The Indian government has issued guidelines on hallmarking exemptions for gold jewellery and artefacts, in response to protests from industry leaders on easing gold jewellery export and trade practices.
India is one of the largest diamond and jewellery manufacturing and exporting nations in the world, estimated to be around $US40 billion, at pre-COVID-19 levels.
The order, released by the Bureau of Indian Standards (BIS) on 24 December, covered gold jewellery intended for international exhibitions, government-approved domestic business-to-business trading and gold pieces for export and re-import in compliance of its Foreign Trade Policy.
The guidelines also covered three locally-recognised specialised jewellery designs and techniques – Kundan, Polki and Jadaau.
However, “full cut” diamond jewellery is not covered by the exemption amendment.
According to Colin Shah, chairman, Gem & Jewellery Export Promotion Council, “The new BIS guidelines will make the Hallmarking policy in line with the FTP and also ensure ease of doing business for exporters as hallmarking is an Indian consumer specific regulation and exporters have to comply with the hallmarking regulations of the country to which the goods are exported.”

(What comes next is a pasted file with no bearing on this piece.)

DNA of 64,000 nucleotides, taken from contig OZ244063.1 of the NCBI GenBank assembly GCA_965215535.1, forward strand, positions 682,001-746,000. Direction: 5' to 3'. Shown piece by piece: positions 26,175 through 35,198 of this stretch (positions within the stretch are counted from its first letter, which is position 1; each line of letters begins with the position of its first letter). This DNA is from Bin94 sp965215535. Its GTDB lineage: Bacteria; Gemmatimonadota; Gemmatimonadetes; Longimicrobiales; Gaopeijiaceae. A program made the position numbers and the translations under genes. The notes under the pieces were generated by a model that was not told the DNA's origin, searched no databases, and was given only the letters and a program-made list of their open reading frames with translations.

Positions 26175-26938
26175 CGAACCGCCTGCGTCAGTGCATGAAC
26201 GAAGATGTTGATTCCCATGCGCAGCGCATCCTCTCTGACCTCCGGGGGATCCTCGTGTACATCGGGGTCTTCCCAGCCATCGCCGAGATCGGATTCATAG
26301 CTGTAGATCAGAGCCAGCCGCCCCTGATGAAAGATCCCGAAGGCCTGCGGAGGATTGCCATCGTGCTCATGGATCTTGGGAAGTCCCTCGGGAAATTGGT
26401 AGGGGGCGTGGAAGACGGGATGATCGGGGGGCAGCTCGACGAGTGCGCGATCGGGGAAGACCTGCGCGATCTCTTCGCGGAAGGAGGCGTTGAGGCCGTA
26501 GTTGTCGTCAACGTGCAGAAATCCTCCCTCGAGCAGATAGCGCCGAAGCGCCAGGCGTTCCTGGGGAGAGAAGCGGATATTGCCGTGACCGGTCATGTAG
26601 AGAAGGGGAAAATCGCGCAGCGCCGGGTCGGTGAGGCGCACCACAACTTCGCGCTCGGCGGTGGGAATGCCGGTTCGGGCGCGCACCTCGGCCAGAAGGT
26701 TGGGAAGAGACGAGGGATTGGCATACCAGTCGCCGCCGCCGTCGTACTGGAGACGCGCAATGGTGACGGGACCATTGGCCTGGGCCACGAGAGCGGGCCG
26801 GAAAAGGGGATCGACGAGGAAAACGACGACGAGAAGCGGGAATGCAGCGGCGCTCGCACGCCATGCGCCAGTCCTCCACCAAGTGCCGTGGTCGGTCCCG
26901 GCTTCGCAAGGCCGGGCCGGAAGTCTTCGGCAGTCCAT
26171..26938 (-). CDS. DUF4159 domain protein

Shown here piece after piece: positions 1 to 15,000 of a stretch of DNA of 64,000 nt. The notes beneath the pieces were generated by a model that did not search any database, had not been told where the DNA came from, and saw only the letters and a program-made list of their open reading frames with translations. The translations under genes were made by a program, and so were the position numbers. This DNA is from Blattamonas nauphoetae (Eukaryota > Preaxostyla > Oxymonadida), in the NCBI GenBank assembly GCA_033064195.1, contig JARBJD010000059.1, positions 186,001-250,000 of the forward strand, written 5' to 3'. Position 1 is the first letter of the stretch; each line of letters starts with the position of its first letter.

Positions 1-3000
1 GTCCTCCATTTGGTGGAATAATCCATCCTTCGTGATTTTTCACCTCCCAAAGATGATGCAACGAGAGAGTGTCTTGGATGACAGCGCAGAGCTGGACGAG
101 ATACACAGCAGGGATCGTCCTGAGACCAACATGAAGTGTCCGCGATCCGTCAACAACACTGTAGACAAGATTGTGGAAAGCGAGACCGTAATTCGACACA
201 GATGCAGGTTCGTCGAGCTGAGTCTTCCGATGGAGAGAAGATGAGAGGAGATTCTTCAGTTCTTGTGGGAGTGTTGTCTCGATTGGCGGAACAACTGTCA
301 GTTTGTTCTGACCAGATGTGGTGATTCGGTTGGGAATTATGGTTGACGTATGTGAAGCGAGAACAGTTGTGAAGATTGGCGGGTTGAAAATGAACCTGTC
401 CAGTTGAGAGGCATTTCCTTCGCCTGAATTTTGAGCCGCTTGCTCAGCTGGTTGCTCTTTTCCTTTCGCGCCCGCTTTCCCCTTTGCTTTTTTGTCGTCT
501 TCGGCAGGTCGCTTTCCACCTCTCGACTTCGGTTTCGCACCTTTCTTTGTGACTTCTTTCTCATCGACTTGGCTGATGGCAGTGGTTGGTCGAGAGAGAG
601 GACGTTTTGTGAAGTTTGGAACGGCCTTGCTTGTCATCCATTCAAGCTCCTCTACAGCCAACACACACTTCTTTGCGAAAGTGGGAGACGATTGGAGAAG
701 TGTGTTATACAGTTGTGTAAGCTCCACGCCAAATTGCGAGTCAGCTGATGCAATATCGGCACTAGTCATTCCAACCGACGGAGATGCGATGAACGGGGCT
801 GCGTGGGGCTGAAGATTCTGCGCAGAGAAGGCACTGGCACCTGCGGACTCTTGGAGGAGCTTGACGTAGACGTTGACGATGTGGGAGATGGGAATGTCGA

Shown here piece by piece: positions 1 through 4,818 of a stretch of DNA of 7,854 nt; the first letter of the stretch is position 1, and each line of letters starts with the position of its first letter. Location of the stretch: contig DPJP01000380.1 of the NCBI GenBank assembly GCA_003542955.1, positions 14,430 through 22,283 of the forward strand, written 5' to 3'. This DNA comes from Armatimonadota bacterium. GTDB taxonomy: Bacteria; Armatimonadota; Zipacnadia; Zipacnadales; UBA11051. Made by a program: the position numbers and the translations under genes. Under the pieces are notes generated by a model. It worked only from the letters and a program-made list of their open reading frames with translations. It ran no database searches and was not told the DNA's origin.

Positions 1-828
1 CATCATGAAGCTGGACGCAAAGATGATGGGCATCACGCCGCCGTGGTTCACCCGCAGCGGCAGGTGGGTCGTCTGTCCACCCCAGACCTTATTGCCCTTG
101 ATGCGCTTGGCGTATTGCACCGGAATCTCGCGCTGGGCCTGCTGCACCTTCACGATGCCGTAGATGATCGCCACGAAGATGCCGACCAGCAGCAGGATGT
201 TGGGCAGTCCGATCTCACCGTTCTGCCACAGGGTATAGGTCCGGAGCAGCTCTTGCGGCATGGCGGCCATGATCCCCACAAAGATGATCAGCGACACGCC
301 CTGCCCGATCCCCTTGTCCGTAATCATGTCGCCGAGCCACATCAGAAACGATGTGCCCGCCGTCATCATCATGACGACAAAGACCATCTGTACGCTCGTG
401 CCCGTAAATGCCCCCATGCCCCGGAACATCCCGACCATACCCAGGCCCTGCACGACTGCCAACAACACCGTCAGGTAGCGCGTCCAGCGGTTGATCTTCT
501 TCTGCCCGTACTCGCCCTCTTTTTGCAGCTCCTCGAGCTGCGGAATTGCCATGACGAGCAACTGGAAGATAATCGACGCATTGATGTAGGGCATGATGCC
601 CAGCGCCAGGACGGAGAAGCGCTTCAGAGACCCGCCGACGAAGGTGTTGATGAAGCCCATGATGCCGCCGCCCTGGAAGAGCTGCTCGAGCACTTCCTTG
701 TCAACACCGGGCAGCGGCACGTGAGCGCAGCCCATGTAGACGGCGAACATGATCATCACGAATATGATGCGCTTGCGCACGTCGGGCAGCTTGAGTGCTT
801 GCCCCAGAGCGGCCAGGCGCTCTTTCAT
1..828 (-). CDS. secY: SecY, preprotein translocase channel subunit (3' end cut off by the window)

He explained that the hallmarking policy amendments will strengthen India’s gold jewellery trade and boost exports in the coming year.
“We are in deep gratitude to the government who has been extremely cognizant of our demands and has always boosted our growth in fulfilling the Atmanirbhar Bharat [self-reliant nation] dream,” Shah said.
The policy change is also expected to help achieve the industry’s 2021-2022 export target of $US41.75 billion ($AU57.74 billion).
Gold hallmarking was mandated in India-similar with practices in the United Kingdom and jewellery-producing countries- to determine provenance and instil confidence in jewellery consumers.
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